The final round of skeeter spraying?

From the Queens Courier:

Another round of West Nile spraying is set for parts of Queens this week.

The spraying will take place on Thursday, Sept. 18, between the hours of 8:00 p.m. and 6 a.m. the next morning. In case of bad weather, the application will be delayed until Monday, Sept. 22 during the same hours.

The following neighborhoods are being treated to help reduce the mosquito population and the risk of the disease, according to the city’s Health Department:

Parts of Arverne, Bays Water, Edgemere, Far Rockaway, Hammels and Somerville (Bordered by Jamaica Bay to the north; Cross Bay Parkway to the west; Atlantic Ocean to the south; and Nassau County Boundary to the east).

Parts of Cambria Heights, Laurelton, Saint Albans and Springfield Gardens (Bordered by 119th Avenue to the north; Farmers Boulevard to the west; Merrick Boulevard to the south; and Belt Parkway and Nassau County Line to the east).

CB1 denies liquor license to topless bar

From Astoria Post:

The owners of a proposed topless bar called ‘Racks’ claim they can’t get a fair shake.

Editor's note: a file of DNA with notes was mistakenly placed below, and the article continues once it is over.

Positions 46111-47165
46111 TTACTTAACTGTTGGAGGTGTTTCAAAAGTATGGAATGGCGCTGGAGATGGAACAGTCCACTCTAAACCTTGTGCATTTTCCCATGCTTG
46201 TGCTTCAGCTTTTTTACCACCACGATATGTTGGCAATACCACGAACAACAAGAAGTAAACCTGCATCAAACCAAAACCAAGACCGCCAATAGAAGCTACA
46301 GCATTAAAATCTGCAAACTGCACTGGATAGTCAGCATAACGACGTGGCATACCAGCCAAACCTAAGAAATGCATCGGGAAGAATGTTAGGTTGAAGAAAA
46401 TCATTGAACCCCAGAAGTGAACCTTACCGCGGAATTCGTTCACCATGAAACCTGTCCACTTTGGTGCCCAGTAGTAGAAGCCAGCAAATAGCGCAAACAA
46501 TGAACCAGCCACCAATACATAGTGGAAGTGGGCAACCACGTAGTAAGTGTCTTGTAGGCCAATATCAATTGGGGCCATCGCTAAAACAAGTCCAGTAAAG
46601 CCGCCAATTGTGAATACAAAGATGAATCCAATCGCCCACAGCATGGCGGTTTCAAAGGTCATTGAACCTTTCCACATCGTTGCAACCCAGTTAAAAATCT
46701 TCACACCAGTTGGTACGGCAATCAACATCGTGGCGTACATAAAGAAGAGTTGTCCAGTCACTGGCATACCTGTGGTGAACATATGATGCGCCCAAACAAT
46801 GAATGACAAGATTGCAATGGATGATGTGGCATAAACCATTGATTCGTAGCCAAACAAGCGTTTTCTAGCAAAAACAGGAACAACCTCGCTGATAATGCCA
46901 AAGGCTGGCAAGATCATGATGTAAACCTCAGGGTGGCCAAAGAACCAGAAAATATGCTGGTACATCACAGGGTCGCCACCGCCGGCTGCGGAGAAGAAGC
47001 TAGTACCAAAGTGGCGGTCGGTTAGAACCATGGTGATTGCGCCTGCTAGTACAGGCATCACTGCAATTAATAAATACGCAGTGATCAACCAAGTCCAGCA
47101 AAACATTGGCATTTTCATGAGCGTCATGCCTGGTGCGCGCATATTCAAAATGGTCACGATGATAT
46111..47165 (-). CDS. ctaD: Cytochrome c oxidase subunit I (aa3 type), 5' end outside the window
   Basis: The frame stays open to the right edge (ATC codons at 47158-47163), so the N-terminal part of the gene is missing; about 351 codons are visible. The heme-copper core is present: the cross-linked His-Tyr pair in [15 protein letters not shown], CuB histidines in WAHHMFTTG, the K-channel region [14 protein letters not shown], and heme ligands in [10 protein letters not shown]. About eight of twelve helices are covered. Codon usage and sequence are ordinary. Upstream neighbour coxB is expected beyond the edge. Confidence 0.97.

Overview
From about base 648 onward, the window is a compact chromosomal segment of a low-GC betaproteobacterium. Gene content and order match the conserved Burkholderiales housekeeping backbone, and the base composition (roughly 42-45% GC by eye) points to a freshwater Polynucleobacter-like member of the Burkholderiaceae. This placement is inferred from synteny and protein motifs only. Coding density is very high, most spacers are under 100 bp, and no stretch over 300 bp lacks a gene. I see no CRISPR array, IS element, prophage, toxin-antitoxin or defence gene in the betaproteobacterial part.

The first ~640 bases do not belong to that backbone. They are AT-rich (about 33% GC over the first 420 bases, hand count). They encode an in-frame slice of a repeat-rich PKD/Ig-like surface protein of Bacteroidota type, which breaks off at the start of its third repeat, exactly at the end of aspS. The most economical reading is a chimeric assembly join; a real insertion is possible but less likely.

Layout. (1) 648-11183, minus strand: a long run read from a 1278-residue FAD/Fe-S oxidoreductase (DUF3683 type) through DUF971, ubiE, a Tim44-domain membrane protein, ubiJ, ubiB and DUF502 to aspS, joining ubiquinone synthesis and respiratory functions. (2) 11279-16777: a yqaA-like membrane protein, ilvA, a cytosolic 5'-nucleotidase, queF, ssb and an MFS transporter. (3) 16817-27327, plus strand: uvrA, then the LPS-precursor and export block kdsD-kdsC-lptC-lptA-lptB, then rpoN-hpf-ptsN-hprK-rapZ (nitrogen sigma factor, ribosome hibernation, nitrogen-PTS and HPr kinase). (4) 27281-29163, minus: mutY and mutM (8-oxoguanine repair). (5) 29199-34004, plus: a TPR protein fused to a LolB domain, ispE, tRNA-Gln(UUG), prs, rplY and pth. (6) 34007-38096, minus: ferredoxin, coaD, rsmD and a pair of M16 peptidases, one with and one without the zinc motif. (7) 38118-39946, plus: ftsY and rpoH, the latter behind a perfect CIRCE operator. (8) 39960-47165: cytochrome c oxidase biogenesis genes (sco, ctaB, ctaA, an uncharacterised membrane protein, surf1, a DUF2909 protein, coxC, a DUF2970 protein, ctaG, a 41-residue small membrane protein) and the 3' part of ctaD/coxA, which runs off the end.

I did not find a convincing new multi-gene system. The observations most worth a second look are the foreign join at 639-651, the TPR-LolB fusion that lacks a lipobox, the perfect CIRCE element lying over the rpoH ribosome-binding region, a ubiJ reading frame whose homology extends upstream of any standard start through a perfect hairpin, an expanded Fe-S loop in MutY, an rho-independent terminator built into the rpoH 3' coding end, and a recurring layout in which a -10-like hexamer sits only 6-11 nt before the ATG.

The owners, who aim to establish a bar featuring topless waitresses at 19-26 Steinway Street, went before Community Board 1 last night in their quest for a liquor license.

The owners, who were previously denied such a license by the State Liquor Authority last year, said that they plan to offer a venue that features a sports bar, lounge bar and night club—as well as topless servers.

Last year, Racks’ application received a chilly response from nearby residents, politicians and the Community Board 1. Last night, Community Board 1’s opinion had not changed.

“We recommend it be denied by the State Liquor Authority, for the detrimental impact this applicant, if licensed, would have on the quality of life of the community,” said Community Board 1 member Joseph Risi, who is in charge of liquor license applications for the board.

The majority of the board was opposed to Racks being granted a liquor license, with only five out of the 44 board members in attendance in favor of it.

Representatives of Racks, including lobbyist Adam Clayton Powell and attorney Mark Weinstein, emphasized that the business would be located in an industrial zone, away from the residential community.

Enterovirus now in NYC

From PIX11:

Enterovirus EV-D68 has been confirmed in more than one dozen New York children — with one case in New York City — the Department of Health announced Wednesday.

The children are located in the Capitol Region, Central New York and New York City. Other regions in the state also submitted specimens for testing, which can take up to a week to confirm.

EV-D68 is causes severe respiratory illness, which sometimes results in hospitalization, especially among children with asthma. Currently there is no vaccine or treatment for the virus.

A New Jersey child was also diagnosed Wednesday with enterovirus EV-D68.